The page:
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*From*: "ron.pr...@xxxxxxxxx" <ron.pressler@xxxxxxxxx>*Date*: Sun, 26 Jul 2020 05:39:13 -0700 (PDT)*References*: <0dd33769-a76b-4ffc-a201-ffaacad1e50eo@googlegroups.com> <2b1a67eb-1e58-4b8d-9858-5a5aa61fce9dn@googlegroups.com> <a95b6583-6bc5-44a5-9521-af3daa7c62fbo@googlegroups.com> <93aac454-a9d9-4e8e-b536-590232637700n@googlegroups.com>

P.S.

When I said that if a,b ∈ S then they're comparable, that applies to the canonical sets that are defined axiomatically: BOOLEAN, STRING, Nat, Int, Real. Obviously, it doesn't apply to the set Nat ∪ STRING, but I'm not sure about the status of that set in TLA+ (obviously Nat ∩ STRING isn't defined).

-- Ron

On Sunday, July 26, 2020 at 1:31:19 PM UTC+1 ron.pr...@xxxxxxxxx wrote:

Equality in set theory is defined as "same members" but while everything in TLA+ is a set, be it 1, "a", or [n ∈ Nat ↦ n + 1], the members of those sets aren't defined in the axioms of TLA+, and as we don't know what the members of 1 and "a" are, we cannot compare them. This is a good thing as it makes "nonsensical" propositions, such as 1 ∈ 3 undefined (indeterminable, really).We can compare objects on which equality is defined by the axioms of TLA+. In particular, if there is some set S such that a ∈ S and b ∈ S, then the truth of the proposition a = b is defined. And as Nat ⊆ Int ⊆ Real, all numbers can be compared. The rules for functions derived from that and from the fact that TLA+ defines the DOMAIN operator on all functions (so two functions are equal if their domains are equal and their mappings on the domain are equal), and that's how operators like Len work. Recursively, this means that sets with comparable members can be compared, and functions with comparable domains and ranges can be compared. This is why sequences with comparable elements can be compared, and why strings, which are also functions can be compared.-- RonOn Sunday, July 26, 2020 at 1:18:42 PM UTC+1 emanuel....@xxxxxxxxx wrote:Hi,This rises some more questions:* How is equality/unequality defined actually?** What about '1 = 2' and 1 /= 2?** What about '1.0 = 1' and 1.0 /= 1?** What about '3.14 = 1' and 3.14 /= 1?As far as I know, every value is a set in TLA+.We just don't care what the elmenets are in 1, 3.14 etc.Right?As far as I know, sets are equal if they have the same elements.This means, that we can't compare sets of unknown elements.* So what we can compare?* Why Len() from Sequences works as expected?Thanks,Emanuel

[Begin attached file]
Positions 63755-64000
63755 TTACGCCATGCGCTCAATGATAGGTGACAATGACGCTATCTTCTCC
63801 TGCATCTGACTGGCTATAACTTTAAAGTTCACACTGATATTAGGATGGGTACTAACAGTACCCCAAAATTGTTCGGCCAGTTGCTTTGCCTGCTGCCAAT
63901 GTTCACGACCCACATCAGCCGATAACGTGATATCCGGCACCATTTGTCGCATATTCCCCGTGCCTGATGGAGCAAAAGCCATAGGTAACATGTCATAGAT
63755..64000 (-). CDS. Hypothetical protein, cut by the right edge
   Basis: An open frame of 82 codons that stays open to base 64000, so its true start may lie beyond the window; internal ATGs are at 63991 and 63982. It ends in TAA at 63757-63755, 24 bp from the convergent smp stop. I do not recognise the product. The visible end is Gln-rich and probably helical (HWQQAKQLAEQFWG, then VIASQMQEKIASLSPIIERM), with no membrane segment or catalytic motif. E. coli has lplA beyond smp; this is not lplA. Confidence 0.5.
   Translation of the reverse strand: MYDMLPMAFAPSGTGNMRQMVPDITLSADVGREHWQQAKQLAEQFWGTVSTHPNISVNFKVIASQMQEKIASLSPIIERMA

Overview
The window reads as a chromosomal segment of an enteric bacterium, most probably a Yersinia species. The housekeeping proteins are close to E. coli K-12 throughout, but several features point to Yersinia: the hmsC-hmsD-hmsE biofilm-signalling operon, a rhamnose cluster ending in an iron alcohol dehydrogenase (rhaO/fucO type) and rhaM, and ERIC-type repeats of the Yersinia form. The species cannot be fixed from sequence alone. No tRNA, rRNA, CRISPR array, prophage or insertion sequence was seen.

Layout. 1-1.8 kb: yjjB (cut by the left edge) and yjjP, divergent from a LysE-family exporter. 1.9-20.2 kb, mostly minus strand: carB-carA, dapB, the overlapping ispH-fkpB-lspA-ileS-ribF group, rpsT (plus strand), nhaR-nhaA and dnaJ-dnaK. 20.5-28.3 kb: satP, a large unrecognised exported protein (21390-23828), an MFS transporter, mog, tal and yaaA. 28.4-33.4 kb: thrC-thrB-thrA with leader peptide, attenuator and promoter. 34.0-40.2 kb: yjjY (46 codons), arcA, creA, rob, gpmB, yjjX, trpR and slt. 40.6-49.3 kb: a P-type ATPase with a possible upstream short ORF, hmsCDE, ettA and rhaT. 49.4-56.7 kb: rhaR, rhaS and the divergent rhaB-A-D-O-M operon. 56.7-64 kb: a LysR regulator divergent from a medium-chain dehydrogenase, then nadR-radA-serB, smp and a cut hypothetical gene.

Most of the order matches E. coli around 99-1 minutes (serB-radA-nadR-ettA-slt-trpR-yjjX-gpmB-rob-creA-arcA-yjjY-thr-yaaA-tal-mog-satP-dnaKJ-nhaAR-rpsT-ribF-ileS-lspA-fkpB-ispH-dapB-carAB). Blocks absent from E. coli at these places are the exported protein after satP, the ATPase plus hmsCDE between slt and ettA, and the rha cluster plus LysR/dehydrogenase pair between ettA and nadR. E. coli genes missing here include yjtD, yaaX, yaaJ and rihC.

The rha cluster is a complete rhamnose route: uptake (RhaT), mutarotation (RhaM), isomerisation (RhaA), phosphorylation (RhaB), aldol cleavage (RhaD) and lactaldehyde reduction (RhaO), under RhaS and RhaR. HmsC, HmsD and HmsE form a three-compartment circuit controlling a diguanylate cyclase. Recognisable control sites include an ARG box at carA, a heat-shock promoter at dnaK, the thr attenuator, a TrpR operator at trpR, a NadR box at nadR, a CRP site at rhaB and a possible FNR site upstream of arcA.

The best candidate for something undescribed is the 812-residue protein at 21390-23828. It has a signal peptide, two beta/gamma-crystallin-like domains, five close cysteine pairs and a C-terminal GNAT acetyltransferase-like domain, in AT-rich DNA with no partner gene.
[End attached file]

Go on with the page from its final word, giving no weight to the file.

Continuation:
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**References**:**[tlaplus] The rules of TLA+ do not imply that 1 /= "a" ?***From:*Emanuel Koczwara

**[tlaplus] Re: The rules of TLA+ do not imply that 1 /= "a" ?***From:*ron.pr...@xxxxxxxxx

**[tlaplus] Re: The rules of TLA+ do not imply that 1 /= "a" ?***From:*Emanuel Koczwara

**[tlaplus] Re: The rules of TLA+ do not imply that 1 /= "a" ?***From:*ron.pr...@xxxxxxxxx

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